ONSWC cited “an unfortunate and unusual confluence of circumstances” regarding that latter process as the cause of odor issues last year. The report stated that while seeking to replace the filtering tools, an air pump would not restart and needed to be replaced, which took three weeks.

“But this waiting period for the new pump resulted in about a one-month period where the air scrubbing system at the wastewater treatment plant was out of service,” the report said. “Also, because this occurred during the summer, the higher ambient air temperatures exacerbated the odors.”

Within the irrigation system, the company says it found organic material coming from the reclaimed water pond and not the plant itself. That organic material could have included “ducks, geese, and vegetation, such as duckweed,” and steps are in progress to rectify that.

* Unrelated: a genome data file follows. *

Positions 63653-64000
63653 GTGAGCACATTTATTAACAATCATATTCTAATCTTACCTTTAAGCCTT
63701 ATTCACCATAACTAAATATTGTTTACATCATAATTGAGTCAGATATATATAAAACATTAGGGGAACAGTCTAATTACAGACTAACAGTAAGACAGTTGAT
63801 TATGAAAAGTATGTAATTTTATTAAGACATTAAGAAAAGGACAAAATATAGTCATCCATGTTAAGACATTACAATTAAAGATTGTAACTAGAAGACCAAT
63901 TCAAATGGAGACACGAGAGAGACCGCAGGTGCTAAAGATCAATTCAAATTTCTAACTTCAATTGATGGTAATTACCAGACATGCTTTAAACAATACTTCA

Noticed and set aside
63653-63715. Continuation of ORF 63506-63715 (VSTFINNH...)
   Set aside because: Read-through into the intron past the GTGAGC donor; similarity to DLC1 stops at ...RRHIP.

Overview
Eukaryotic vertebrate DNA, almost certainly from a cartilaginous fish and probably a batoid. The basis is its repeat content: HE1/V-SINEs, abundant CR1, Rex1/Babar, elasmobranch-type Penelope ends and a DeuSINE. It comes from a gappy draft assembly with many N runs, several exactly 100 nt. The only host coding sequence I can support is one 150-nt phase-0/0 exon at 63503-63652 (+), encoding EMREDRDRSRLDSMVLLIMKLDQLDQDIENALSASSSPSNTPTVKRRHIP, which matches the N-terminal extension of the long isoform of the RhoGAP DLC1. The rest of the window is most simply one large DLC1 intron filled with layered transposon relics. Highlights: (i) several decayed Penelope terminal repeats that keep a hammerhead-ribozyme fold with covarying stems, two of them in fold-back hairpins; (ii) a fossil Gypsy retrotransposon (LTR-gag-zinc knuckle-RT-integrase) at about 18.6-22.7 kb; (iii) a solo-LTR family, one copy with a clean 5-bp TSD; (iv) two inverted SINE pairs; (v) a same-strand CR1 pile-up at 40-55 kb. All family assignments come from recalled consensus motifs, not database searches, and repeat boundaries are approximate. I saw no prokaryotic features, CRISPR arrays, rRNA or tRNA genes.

Spills

The company was given letters of violation by both the N.C. Dept. of Environmental Quality and Chatham County Watershed Protection Department in recent years — one from DEQ in October 2017 and again in August 2019, and one from the county in September 2019. Combined, the spills accounted for more than 14,000 gallons of sewage.

In its report, ONSWC claims that, after acquiring in 2014 the setup previously run by Briar Chapel Utilities, it found “design issues...where previous breaks had occurred,” and an initial upgrade was completed in 2018. One of the breaks, the report says, “occurred during the period ONSWC was completing the work to address the items identified previously.” Additional issues arose last year due to “pressure waves in the line,” which led to the company installing three air relief valves in September 2019.

Along with upgrades to a lift station, the report stated such “measures should address the cause of those overflows and prevent them from occurring in the future.”

Customer Service

Another common complaint among customers was ONSWC’s lack of response, through Envirolink — the company responsible for day-to-day operation of the wastewater treatment plant — to concerns from residents.